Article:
1990s blog: Basic New York Water Bagels

I totally enjoy my own homemade bagels. I wrote this note in the 1990s and it is still true today:

I make these a lot! I like them for sandwiches. I think, but I’m not sure, that using malt syrup makes them better; you can find it in a beer brewing supply store. If you can’t find it, don’t worry about it!

These days (2016) I use malt powder that I purchase online from King Arthur Flour. It is more subtle than the malt syrup that I used to use, and not as sweet (so I add a little sugar). But no worries, if you want to try these but have no malt, just use sugar instead.

I like these bagels so much that I wrote about these in my other blog. Geeky food-obsessed me.

The following recipe is pretty much as I wrote it for my 1990s food blog. The recipe is adapted from The Best Bagels are Made at Home by Dona Z. Meliach. Please refer to my recipe for “Oat Bagels with Pumpkin Seeds” for photos of how to form bagels and a photo of the package of malt powder that I use.

Basic New York Water Bagels
makes 8-10 bagels

  • 1 1/8 cup water
  • 1 tablespoon oil
  • 2 tablespoons diastolic malt powder AND 1 tablespoon sugar OR 2 tablespoons malt syrup OR 2 tablespoons sugar
  • 3/4 teaspoon salt
  • 2 teaspoons yeast
  • 16 ounces bread flour (3 1/3 cups)*

*I highly recommend using bread flour rather than all purpose flour for all yeast breads. Please see my reference page on yeast and flours.

Mix in breadmaker on a dough cycle with a rising step. Or, by hand until you have a stiff dough, then let rise until double and punch down.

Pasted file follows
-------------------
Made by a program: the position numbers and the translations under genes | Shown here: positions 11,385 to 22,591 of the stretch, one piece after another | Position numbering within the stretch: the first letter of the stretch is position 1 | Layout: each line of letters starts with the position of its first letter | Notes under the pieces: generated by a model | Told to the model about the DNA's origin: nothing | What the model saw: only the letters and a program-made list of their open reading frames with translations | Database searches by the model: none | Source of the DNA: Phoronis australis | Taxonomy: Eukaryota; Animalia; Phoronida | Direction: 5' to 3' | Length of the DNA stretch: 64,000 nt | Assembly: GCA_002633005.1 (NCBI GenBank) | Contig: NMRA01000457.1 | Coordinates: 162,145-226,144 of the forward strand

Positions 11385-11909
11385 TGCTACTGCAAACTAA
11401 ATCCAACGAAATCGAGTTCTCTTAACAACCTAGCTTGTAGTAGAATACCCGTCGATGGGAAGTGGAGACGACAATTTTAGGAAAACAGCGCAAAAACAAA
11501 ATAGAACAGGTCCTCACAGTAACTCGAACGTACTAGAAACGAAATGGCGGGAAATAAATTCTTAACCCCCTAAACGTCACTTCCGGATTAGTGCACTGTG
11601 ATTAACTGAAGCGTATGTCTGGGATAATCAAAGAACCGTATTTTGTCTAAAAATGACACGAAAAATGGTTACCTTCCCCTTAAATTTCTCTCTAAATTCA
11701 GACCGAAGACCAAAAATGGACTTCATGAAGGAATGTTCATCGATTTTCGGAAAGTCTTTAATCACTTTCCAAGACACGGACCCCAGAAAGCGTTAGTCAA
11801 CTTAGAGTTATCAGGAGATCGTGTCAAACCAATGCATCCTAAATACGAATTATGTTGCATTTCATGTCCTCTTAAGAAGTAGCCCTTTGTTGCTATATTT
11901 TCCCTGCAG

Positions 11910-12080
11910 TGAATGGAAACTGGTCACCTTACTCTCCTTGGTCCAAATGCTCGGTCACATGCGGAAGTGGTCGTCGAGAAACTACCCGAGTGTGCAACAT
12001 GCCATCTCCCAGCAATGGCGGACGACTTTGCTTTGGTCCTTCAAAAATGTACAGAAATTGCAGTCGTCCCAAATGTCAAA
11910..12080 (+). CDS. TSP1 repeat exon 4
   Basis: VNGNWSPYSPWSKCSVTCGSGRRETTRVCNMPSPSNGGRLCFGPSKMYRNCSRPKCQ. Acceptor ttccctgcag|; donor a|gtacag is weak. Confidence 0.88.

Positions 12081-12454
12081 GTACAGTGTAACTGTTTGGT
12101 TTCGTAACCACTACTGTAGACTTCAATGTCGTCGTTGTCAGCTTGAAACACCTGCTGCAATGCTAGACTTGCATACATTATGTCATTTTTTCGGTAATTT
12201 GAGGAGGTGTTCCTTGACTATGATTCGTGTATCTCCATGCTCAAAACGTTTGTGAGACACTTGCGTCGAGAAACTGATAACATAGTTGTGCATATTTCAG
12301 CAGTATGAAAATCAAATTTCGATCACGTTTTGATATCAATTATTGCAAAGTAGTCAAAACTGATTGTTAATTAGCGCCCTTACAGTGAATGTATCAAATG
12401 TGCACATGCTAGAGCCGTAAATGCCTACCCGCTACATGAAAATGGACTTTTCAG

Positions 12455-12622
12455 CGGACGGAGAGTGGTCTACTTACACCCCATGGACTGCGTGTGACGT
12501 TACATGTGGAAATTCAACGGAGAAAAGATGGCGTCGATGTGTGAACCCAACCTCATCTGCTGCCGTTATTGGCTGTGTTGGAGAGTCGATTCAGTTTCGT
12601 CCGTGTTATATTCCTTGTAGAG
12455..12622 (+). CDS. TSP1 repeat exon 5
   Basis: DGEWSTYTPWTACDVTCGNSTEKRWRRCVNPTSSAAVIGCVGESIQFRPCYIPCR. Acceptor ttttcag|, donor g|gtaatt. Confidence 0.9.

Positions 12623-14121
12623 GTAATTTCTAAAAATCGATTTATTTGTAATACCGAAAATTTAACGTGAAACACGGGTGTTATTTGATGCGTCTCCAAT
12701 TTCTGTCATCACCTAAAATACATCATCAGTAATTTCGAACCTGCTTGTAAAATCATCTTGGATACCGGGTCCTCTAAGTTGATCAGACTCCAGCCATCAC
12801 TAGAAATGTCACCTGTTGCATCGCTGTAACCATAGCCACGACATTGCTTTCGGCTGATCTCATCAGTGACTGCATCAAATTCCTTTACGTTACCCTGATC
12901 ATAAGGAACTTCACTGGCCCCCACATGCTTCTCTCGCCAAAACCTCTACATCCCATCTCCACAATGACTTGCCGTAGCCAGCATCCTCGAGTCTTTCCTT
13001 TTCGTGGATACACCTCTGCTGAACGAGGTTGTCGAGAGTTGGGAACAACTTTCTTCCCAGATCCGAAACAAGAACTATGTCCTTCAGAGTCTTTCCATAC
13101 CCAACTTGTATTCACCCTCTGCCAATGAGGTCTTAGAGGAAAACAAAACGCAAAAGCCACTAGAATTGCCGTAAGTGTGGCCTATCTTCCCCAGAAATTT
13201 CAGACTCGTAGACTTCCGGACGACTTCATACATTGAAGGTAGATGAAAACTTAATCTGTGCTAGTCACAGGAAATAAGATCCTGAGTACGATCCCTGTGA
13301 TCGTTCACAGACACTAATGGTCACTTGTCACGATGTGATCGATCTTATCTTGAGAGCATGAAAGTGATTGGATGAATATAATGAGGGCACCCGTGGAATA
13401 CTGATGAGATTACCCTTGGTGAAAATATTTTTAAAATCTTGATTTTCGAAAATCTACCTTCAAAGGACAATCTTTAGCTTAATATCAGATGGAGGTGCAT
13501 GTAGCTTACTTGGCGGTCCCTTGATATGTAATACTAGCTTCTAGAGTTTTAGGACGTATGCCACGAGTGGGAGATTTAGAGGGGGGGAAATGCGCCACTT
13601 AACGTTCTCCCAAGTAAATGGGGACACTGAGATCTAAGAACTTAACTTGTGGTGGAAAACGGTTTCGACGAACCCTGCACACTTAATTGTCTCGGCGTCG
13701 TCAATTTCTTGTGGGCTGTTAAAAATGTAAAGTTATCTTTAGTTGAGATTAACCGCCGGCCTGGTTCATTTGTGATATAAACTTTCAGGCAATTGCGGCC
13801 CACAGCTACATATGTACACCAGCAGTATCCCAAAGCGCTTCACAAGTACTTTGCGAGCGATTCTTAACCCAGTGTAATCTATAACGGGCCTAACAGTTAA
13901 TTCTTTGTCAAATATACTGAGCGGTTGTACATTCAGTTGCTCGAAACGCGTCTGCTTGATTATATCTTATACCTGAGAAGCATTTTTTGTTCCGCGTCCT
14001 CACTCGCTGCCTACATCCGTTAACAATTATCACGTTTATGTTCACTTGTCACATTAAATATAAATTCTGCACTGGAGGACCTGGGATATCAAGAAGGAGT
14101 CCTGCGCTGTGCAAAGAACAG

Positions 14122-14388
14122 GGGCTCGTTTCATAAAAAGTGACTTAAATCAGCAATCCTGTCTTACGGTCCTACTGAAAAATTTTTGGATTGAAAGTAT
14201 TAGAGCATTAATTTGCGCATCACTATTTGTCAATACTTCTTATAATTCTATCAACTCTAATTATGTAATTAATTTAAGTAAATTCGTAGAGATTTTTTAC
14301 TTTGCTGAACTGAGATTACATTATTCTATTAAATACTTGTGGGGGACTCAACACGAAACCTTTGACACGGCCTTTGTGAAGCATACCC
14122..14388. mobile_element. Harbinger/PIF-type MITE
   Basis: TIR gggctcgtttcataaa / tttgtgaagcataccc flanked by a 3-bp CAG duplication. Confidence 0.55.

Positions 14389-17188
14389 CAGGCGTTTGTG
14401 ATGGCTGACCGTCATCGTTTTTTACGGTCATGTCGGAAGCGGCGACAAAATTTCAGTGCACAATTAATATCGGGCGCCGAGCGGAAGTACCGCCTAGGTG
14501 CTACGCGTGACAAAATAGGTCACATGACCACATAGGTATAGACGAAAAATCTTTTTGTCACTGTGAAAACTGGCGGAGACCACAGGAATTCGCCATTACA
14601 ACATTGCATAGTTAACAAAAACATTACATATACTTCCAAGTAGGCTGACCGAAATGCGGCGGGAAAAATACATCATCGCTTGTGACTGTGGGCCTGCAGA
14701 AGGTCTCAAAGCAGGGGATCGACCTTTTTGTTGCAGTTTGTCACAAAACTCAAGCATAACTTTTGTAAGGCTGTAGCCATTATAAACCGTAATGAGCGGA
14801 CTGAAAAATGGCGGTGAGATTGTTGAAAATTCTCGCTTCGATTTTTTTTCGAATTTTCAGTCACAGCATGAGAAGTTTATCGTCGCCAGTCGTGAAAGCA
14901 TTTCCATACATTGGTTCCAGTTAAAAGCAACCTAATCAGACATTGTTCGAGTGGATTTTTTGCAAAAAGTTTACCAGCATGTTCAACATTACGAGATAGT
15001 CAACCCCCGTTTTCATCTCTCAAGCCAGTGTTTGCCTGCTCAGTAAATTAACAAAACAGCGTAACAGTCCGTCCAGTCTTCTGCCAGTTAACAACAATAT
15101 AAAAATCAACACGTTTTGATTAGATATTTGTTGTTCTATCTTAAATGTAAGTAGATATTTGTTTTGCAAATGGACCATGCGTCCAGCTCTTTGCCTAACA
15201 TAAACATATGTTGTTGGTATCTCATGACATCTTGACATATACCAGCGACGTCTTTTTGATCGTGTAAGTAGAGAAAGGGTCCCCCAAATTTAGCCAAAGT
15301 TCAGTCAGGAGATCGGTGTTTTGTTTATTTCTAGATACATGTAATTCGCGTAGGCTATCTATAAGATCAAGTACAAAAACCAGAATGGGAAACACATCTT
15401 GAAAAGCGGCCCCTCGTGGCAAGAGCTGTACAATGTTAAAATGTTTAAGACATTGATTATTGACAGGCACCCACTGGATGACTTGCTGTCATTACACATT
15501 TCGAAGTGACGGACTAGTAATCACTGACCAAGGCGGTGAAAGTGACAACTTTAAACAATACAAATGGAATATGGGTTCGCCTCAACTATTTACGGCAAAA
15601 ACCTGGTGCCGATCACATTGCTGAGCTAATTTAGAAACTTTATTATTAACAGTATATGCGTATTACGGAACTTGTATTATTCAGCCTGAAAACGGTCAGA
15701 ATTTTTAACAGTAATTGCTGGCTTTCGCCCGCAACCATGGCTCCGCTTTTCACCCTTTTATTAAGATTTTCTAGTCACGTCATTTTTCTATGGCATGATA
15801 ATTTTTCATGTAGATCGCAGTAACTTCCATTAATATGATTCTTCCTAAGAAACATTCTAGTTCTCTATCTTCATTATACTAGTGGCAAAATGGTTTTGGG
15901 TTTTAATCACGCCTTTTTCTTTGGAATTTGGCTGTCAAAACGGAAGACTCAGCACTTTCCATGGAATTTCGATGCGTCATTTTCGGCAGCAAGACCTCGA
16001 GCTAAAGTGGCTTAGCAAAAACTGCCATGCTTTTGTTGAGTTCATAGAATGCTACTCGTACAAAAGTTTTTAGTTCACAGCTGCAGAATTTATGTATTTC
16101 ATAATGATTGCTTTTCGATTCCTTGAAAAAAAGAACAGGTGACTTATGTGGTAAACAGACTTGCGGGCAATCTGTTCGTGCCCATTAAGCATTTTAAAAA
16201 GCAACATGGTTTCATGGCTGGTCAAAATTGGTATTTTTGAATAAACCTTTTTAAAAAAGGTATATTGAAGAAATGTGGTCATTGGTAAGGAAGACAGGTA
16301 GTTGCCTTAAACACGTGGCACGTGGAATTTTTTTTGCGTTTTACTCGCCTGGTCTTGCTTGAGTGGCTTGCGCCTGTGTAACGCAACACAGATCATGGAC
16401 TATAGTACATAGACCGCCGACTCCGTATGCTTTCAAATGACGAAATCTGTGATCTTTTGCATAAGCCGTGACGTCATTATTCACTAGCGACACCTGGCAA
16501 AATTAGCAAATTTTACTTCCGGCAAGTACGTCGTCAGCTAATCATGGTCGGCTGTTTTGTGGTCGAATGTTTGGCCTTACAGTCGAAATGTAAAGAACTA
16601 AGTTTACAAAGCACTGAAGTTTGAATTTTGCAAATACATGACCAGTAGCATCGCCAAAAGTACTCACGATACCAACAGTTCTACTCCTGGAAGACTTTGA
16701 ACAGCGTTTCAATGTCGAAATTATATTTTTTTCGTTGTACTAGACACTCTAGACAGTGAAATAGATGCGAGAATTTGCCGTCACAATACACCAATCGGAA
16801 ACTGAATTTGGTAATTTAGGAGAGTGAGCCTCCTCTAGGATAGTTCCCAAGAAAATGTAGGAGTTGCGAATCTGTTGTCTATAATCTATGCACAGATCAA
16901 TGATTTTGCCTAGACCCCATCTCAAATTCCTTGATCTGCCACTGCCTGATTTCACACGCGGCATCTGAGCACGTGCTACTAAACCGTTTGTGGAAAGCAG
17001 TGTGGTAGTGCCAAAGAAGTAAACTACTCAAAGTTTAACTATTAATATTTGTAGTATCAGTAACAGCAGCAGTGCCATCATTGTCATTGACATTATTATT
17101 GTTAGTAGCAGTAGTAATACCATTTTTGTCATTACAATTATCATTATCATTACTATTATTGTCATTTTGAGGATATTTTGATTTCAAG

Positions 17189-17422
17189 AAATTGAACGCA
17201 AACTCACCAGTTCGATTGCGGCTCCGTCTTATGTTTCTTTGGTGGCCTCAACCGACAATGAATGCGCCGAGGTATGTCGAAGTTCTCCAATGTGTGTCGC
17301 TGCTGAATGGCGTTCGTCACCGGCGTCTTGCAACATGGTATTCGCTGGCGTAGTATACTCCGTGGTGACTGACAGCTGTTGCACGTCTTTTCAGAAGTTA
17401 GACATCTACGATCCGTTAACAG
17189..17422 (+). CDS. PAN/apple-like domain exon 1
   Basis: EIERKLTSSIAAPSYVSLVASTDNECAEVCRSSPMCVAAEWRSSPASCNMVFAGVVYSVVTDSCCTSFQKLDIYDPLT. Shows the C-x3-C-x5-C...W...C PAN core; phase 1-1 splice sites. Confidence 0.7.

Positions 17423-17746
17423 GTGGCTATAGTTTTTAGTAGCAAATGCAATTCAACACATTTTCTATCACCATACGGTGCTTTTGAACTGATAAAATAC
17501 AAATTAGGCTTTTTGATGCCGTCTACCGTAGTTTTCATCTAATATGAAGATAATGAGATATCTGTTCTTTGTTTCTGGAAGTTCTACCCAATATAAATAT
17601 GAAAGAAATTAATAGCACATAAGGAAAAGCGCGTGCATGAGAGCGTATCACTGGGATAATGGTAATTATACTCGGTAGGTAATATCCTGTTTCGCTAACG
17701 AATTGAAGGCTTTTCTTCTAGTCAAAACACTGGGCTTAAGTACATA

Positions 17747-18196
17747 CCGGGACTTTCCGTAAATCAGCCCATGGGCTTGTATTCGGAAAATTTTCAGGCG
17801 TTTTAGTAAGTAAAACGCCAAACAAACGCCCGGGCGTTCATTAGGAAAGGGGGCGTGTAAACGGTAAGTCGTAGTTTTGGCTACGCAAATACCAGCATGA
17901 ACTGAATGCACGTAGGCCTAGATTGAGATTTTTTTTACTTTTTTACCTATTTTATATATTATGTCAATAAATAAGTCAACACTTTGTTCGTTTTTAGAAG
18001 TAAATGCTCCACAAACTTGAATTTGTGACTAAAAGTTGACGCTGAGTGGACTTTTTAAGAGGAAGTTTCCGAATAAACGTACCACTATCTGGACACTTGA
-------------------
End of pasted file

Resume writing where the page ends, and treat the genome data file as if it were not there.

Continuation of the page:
Divide into 8-10 equal pieces. (I like bigger bagels so I usually make 8.) I like to use a kitchen scale: The total weight of the dough is usually about 800 grams, so it’s 100 grams per bagel.

Form into bagels: press each piece into a flat round, poke a hole in the center, then enlarge the hole by placing one hand on the inside and one on the outside and rolling the dough between your hands until you have a big, smooth ring. (If you don’t get the inside hole quite big, when the dough rises and cooks, you won’t have a hole in your bagel. That’s why I say to put your hand inside the bagel; the hole needs to be that big.) Photos here.

Let the formed bagels rise 20 minutes. Bring some water to a boil in a saucepan and add malt syrup (2 tablespoons) or powder (1 tablespoon) or sugar (1 tablespoon) in it. Preheat the oven to 400 degrees.

When the water is boiling briskly, place the risen bagels in it a couple at a time and boil 30 seconds on each side.

(After rising, the top of the bagel is smoother than the bottom. So that the baked bagel has a smooth top, I always flip the bagel as I put it in the water. In other words, I pick up a risen bagel, turn it over and place it in boiling water. After 30 seconds, I turn it. After another 30 seconds, I take it out of the boiling water.)

Remove the boiled bagel to a rack to drain. Continue until all the bagels are boiled. Brush the bagels with egg wash (1 egg beaten with 1 T water) and sprinkle with poppy or sesame seeds. Bake 18-22 minutes at 400 degrees.

NY bagels

Read the introduction to my 1990s cooking blog for the history of this category of my blog.


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